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Patrick Gannon: A win for election integrity

RALEIGH – Republicans seeking to require photo identification for North Carolina voters uttered the words “election integrity” and “integrity of the ballot box” countless times in recent years.

Protecting election integrity – making sure only eligible voters get ballots – was the main talking point used to support controversial legislation requiring voters to show IDs. Court challenges to that legislation are still pending.

But it’s not just the integrity of individual voters that should be of concern to anyone who values fair and honest elections. The integrity of those who oversee the elections process is even more important.

A stark reminder of that came last week, as the State Board of Elections considered a disturbing case involving the then-chairman of the Rowan County elections board.

The state board voted 3-2 to boot Malcolm “Mac” Butner Jr., a Republican, from his local board, at least in part because of derogatory and inflammatory posts he made about African-Americans, immigrants and the LGBT community on social media before the state board – which didn’t know about the posts at the time – appointed him to his position this summer.

In a state board hearing last week, referring to statements Butner made online, State Board Chairman Joshua Howard said: “Some of the things in here are so unfortunate that I don’t want to describe them.”

I will here.

On Facebook, Butner commented on a photograph of Moral Monday protesters at the General Assembly. He wrote: “Gee, they are all black. I guess the white folk could not get off because they were too busy working being productive good citizens.” In a separate post, Butner wrote: “To hell with the lesbos, queers, liberals and baby killers.”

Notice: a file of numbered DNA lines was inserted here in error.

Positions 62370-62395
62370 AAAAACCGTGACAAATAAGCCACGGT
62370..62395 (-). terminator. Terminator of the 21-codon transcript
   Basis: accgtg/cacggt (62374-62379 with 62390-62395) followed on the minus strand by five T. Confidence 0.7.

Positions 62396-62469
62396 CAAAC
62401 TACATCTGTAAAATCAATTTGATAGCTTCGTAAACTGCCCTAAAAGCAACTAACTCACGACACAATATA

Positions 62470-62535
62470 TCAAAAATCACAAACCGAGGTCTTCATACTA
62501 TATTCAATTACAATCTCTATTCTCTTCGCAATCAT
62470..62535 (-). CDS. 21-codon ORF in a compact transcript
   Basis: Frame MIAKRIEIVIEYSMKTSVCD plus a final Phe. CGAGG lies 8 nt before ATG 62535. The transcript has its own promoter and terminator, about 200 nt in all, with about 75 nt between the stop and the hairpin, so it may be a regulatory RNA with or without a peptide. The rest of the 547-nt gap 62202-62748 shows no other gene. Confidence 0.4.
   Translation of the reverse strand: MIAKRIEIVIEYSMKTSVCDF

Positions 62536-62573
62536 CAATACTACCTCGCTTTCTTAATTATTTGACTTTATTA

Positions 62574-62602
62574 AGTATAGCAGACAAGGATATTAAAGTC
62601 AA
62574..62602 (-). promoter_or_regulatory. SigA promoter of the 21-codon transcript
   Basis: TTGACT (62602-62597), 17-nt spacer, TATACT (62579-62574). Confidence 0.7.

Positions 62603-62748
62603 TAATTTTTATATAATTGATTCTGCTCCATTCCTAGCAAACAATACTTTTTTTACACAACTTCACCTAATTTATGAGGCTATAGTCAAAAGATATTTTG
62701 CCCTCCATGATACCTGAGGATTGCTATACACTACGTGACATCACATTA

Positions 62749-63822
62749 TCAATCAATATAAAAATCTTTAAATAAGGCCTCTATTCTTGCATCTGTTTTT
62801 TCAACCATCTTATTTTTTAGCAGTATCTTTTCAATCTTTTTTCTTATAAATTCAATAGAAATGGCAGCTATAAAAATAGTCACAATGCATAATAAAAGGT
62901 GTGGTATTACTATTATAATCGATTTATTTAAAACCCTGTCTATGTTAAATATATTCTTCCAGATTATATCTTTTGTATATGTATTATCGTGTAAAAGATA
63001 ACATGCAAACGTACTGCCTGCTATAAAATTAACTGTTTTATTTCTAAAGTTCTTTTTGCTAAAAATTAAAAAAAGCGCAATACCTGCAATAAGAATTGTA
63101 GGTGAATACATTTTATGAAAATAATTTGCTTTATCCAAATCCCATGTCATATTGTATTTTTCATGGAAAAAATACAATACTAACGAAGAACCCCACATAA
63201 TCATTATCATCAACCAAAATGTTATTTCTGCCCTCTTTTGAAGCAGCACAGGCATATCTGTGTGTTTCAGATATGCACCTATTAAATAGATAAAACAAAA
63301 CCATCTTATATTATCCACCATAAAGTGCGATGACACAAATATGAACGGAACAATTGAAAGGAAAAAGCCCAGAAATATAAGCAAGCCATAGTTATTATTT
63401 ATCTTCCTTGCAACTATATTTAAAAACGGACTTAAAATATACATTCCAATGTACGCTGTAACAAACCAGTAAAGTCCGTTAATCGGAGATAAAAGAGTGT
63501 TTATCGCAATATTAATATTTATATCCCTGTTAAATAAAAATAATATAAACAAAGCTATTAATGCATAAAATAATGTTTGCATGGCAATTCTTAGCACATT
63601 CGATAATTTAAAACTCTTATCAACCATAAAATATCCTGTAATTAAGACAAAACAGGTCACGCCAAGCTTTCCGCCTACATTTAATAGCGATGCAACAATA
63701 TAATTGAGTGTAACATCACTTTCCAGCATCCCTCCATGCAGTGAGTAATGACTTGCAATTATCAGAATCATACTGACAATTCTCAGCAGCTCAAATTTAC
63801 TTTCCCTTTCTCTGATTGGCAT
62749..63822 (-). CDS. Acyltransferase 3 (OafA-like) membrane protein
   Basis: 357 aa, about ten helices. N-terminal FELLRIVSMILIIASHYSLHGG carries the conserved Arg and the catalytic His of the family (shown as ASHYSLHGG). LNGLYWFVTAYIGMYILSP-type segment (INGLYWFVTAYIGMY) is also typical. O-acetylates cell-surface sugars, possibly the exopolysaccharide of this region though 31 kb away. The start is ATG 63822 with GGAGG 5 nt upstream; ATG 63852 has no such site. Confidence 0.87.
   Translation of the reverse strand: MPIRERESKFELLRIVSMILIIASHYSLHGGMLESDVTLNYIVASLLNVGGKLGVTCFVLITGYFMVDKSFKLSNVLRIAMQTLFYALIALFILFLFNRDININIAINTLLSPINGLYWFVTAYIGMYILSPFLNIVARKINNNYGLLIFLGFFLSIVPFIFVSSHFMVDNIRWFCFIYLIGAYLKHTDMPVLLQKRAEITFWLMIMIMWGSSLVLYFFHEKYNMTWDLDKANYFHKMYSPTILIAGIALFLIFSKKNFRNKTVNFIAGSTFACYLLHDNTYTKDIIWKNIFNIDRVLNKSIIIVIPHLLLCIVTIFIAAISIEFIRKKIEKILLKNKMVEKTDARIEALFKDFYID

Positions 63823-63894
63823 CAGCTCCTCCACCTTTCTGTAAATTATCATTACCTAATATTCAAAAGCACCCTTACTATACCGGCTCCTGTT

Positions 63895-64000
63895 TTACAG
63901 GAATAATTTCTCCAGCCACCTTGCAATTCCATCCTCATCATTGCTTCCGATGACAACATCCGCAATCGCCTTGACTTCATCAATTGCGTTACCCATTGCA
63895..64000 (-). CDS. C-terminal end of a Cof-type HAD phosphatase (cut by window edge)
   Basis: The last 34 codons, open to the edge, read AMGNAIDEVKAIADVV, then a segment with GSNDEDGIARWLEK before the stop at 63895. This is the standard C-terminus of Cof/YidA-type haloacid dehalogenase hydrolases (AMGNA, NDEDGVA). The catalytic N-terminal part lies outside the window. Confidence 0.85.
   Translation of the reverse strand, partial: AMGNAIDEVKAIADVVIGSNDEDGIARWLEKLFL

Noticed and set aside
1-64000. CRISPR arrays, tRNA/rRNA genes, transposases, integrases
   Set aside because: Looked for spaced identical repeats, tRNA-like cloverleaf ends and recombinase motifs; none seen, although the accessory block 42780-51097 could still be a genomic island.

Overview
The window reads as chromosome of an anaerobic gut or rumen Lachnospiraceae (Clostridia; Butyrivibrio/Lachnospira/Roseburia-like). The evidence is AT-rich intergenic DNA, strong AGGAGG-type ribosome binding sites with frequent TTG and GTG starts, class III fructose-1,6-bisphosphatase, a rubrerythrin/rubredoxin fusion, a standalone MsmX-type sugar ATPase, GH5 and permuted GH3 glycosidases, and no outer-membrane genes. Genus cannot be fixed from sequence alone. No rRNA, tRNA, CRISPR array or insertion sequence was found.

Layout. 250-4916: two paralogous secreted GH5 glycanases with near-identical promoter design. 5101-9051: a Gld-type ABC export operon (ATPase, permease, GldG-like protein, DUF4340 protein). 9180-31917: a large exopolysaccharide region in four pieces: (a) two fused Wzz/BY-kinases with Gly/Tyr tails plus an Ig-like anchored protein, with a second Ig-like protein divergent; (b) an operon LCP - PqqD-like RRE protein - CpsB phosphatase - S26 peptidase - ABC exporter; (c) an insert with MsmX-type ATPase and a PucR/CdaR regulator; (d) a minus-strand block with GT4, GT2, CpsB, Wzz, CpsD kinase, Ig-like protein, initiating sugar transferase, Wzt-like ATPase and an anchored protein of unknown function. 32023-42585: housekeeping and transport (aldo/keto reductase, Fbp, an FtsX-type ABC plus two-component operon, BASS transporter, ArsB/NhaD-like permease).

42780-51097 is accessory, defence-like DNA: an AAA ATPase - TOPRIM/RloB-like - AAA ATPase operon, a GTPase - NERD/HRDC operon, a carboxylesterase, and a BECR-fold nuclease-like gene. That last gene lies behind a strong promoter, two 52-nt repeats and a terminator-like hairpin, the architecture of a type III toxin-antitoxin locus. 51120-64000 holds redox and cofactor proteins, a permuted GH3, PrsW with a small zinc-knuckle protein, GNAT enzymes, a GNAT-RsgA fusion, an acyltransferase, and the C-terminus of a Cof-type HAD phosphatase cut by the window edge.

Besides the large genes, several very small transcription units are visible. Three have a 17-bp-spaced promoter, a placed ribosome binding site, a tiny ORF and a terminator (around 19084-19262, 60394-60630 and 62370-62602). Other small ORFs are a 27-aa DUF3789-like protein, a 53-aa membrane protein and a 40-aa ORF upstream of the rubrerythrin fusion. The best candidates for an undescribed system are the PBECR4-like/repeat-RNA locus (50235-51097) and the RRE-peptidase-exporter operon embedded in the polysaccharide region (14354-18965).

In a Twitter post responding to Oprah Winfrey winning the Presidential Medal of Freedom, Butner wrote: “Well you got your MOF (moment of fame) thanks to your black prez and lots of white women. Can you ever do anything on your own?”

In another post, Butner wrote that the “primary difference between the leaders of the Confederate States of America and the Union is that Confederate leaders were godly gentlemen and the Union folks were not.”

You get the idea. If Butner posts those comments on social media for all to see, imagine what he must say in the privacy of his home or in the company of his closest bigoted friends.

State board members who voted for Butner’s removal pointed out that county board members exercise authority over election rules and regulations. They certify election results, conduct recounts, approve or deny provisional ballots and determine early voting sites and times, among other important duties.

“Do you know of anyone else in Rowan County that plays a more important role for ensuring the integrity of the election process other than Mac Butner as the chairman?” asked state board member Joshua Malcolm, who voted to oust Butner.

But county board members also are the face of elections in their areas, and simply the perception that Butner might act with bias in his decision-making is enough to make him unfit for that important role.

Howard, the state board chairman, said the job of a county chairman is to “preserve public confidence in the administration of elections.”

“And no one who reads these things could feel that he is qualified for that,” he added.

Butner didn’t show up to defend himself at the board hearing, and he didn’t make himself available on the phone to answer questions. His only response to state board members as they considered removing him was a short letter stating that he hadn’t violated “any parameter or law” while serving as a county board member.

That might be true, but the perception that elections in his county might not be conducted with utmost integrity was still there.

Not anymore.

Gannon writes columns for Capitol Press Association.



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